When Cherry adopted these 'angelic' sisters she thought a loving home would heal the wounds of their troubled past. How terrifyingly wrong she was
http://www.dailymail.co.uk/news/article ... g-was.html
The moment Cherry Willoughby saw a photograph of the two angelic-looking girls she was about to adopt is forever etched on her memory. ‘My hands were trembling as I opened the brown envelope,’ she recalls, ‘but when I saw their little faces, my heart leapt.’
A week later Cherry, a portrait artist, and her husband John, who had a well-paid job on an oil rig, went to visit three-year-old Maryann and her six-month-old sister Nicola at their foster home.
But Cherry and John believed bringing up the sisters in a stable and loving home with all its middle-class trappings — a large five-bedroom house, a village school and supportive grandparents — would conquer all.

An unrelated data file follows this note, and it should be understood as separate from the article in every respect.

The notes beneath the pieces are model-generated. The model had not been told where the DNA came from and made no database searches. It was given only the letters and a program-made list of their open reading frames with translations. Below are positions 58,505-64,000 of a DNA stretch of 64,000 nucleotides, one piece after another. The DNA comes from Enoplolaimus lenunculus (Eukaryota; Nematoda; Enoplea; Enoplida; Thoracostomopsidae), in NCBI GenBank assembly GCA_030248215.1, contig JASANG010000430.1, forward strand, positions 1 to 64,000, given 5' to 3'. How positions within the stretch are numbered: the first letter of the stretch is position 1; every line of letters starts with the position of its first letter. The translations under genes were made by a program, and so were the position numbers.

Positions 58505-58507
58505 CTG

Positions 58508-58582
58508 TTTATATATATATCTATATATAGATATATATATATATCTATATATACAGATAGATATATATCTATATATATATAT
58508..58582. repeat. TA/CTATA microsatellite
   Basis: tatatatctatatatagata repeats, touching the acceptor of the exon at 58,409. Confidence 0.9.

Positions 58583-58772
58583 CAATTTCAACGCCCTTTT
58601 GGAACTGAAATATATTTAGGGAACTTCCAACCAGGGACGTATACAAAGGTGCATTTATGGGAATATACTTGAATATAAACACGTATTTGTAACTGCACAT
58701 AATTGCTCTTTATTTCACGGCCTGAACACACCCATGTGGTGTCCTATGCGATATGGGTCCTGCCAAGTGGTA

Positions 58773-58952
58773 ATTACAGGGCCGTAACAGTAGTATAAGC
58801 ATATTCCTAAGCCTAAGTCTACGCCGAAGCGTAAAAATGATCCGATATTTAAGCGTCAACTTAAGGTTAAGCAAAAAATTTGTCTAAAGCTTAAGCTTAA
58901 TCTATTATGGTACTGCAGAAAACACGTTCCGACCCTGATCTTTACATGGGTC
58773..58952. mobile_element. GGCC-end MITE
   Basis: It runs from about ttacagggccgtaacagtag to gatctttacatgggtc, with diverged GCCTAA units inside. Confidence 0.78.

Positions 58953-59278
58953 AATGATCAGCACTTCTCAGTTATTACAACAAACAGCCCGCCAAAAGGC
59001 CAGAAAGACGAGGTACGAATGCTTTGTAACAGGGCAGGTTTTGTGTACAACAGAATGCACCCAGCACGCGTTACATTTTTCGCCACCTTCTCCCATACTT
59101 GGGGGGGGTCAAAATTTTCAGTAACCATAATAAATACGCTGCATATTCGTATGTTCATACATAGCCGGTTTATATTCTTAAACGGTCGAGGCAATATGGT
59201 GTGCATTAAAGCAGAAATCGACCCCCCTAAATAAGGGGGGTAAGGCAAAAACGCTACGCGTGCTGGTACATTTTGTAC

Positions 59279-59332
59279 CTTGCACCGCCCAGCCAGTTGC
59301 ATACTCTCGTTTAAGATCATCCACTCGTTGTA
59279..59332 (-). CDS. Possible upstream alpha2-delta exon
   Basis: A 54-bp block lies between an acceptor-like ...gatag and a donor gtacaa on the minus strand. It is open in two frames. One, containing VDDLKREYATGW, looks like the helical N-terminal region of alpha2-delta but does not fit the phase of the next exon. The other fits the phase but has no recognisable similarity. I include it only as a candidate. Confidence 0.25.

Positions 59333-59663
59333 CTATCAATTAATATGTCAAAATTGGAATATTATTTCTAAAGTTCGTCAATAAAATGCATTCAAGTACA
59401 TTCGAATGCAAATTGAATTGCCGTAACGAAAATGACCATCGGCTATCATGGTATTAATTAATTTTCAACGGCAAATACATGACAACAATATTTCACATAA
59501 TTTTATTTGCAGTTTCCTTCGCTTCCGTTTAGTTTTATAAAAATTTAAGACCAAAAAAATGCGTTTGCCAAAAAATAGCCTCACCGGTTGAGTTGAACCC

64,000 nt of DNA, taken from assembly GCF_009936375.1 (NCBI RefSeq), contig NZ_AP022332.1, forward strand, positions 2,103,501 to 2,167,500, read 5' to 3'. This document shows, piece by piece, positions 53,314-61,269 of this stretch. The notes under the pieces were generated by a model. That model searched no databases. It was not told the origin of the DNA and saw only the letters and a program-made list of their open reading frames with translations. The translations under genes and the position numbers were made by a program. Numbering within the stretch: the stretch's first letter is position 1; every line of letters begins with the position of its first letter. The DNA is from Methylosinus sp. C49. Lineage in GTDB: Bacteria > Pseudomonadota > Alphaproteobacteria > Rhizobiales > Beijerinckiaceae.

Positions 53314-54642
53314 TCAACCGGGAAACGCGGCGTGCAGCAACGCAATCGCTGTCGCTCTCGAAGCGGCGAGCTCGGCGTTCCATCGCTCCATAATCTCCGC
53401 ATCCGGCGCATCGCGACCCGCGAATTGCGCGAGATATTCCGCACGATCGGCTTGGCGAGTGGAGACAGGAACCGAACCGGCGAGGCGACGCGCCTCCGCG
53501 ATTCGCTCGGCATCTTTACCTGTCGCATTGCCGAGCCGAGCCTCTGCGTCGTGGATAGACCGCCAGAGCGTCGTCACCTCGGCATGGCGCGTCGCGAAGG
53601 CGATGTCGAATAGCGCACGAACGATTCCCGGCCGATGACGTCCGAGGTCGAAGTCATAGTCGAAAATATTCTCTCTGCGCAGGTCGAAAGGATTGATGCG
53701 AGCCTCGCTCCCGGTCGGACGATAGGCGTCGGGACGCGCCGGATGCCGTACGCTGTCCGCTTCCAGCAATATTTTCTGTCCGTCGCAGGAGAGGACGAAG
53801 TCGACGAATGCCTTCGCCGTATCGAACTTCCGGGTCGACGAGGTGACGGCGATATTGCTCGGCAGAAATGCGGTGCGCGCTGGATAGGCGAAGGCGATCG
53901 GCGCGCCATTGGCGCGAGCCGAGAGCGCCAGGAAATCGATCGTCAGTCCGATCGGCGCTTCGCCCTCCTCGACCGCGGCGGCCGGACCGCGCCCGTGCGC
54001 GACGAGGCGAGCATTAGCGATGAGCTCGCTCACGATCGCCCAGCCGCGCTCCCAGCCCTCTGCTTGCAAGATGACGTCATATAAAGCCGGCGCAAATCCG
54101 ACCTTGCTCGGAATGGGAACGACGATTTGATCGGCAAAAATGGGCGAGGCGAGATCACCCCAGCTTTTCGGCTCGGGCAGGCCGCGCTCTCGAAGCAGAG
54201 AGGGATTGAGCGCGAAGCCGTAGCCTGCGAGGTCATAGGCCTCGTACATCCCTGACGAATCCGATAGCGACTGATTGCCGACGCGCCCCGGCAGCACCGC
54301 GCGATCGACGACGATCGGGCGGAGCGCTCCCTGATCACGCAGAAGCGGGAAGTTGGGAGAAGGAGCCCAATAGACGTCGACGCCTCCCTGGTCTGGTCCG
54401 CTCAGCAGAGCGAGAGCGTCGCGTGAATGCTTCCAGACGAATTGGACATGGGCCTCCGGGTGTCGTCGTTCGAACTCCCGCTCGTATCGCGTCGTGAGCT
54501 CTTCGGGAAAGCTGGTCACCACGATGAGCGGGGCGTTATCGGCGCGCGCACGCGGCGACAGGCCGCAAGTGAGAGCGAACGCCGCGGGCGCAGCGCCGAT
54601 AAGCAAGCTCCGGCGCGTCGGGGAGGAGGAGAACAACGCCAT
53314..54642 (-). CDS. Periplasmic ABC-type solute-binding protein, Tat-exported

Because middle-class people don't raise bad kids, right?
Today Cherry, 52, still struggles to comprehend what happened to her children — and admits that in many ways the adoption has ruined her life. Her marriage to John crumbled under the strain and she suffered a stroke, which doctors put down to severe stress.
So where did it all go wrong? And does this story demonstrate a child’s genetic make-up determines their future, rather than the love and care lavished on them?
Phew, thought not.
‘John and I painted the spare room pink, splashed out on brand new prams and dressed the girls in designer clothes. When I went out passers-by commented on how gorgeous they both were and I was so proud.’
Shortly after, the couple moved from their luxury flat into a large 17th century five-bedroom house in Wiltshire with rambling and formal gardens.
she wants to warn other parents of the perils of adopting ‘damaged’ children.